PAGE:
The Voice: Moment YouTuber Luke Erwin demolishes Vote Yes! signs and puts it in his car – but not everyone is amused
A YouTube prankster known for his controversial stunts has sparked controversy again by removing Vote Yes signs ahead of the Voice to Parliament referendum.
Luke Erwin, who lives on the Gold Coast, posted footage online showing him ripping the sign off a tree and stuffing it into the boot of a car.
“Vote f***ing no,” he said in the clip.
A man who was not visible in the clip, but who recorded the incident, laughed and told Mr Erwin: “No, don’t put him in my car, they’ll come after us.”
Mr. Erwin’s latest stunt has drawn mixed reactions.
Mr Erwin’s latest stunt sparked mixed reactions
Some former fans said they would no longer follow him during this decision, while others supported him and said they would also vote no.
Manly Sea Eagles NRL star Jason Saab was among the followers to respond, leaving a ‘goat’ and fire sign emoji.
Often, the “goat” emoji is associated with the phrase “greatest of all time.” The NRL officially backed yes earlier this year, along with many other sporting codes nationally.
One reviewer said: “Look at all the bearded bogans who agree with you in the comments. You have a certain type of companion who follows you.
Another said: “This is disgusting, who do you think you are.”
Luke Erwin, who lives on the Gold Coast, posted a video online ripping the sign off a tree and stuffing it into the boot of a car.
A man who was not visible in the clip, but who recorded the incident, laughed and told Mr Erwin: “No, don’t put him in my car, they will come after us.” .
It comes as the debate over Voice to Parliament continues to intensify, with Yes campaigners attempting to combat poor polling with a targeted advertising campaign across the country.
Up to 200,000 protesters took to the streets this weekend in support of Voice, to coincide with a new ad featuring a young Indigenous boy to tug at heartstrings.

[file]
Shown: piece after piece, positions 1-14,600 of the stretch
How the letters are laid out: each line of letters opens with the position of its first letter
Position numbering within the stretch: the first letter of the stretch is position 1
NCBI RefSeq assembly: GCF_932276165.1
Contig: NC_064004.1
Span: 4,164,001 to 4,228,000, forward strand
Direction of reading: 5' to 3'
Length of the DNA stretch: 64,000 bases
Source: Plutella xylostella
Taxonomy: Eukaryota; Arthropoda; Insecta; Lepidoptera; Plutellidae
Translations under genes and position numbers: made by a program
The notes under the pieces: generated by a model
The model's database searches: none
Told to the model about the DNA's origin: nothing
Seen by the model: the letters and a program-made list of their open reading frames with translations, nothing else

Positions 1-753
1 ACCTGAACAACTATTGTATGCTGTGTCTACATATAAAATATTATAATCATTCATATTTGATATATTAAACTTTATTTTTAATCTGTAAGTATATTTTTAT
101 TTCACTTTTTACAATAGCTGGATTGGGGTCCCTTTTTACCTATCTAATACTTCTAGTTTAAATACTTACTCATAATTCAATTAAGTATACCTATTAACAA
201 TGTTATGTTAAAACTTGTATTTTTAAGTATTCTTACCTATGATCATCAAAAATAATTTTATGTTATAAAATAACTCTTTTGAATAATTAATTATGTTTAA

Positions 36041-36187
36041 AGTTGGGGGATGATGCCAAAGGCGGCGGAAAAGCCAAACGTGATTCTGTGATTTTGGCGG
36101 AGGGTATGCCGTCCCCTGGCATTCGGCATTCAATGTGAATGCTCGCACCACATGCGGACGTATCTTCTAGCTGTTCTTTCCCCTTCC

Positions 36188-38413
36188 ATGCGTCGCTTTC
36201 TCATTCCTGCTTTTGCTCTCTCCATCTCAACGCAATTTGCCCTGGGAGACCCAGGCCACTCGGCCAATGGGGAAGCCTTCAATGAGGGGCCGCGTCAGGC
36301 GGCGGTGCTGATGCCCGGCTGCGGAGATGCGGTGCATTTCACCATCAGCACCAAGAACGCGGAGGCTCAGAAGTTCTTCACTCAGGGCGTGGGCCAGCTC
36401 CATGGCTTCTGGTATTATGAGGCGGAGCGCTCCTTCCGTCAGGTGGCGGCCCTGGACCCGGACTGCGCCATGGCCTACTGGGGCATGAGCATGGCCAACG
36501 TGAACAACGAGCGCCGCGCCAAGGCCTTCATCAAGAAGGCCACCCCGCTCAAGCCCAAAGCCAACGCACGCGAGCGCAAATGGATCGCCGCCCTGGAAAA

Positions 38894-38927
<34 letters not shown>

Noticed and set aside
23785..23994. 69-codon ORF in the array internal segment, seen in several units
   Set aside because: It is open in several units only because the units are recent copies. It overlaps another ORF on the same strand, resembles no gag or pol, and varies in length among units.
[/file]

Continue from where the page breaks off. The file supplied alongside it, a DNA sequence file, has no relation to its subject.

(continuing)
The child asks Australians to think about a series of simple questions about their future.
“Will I grow up in a country that hears my voice? Will I live as long as other Australians? asks the little boy.
“Will I be able to go to a good school? Will I be able to learn the language of my people? Will I be seen beyond the sporting field, recognized by the decision-makers of our country?
The Yes campaign remains confident in its ability to achieve victory despite polls to the contrary
“Yes it’s possible.”
Despite dwindling support in polls showing every state trending towards a no vote, the yes campaign is still confident in its ability to achieve victory, relying on non-‘soft’ voters and Australians who do not are not yet engaged in the debate.
Soft no voters will be targeted over the next four weeks, and there will be a concerted attempt to educate members of the public who are not yet engaged in the debate.
Although the Yes23 campaign has been active on social media and run advertisements in the past, it is significantly ramping up its efforts between now and the referendum.
It’s a change of pace for the campaign, which initially focused on celebrity endorsements before shifting to sharing the stories of everyday people.
The advert will run alongside Uluru’s hit You’re the Voice Dialogue advert featuring John Farnham’s famous song.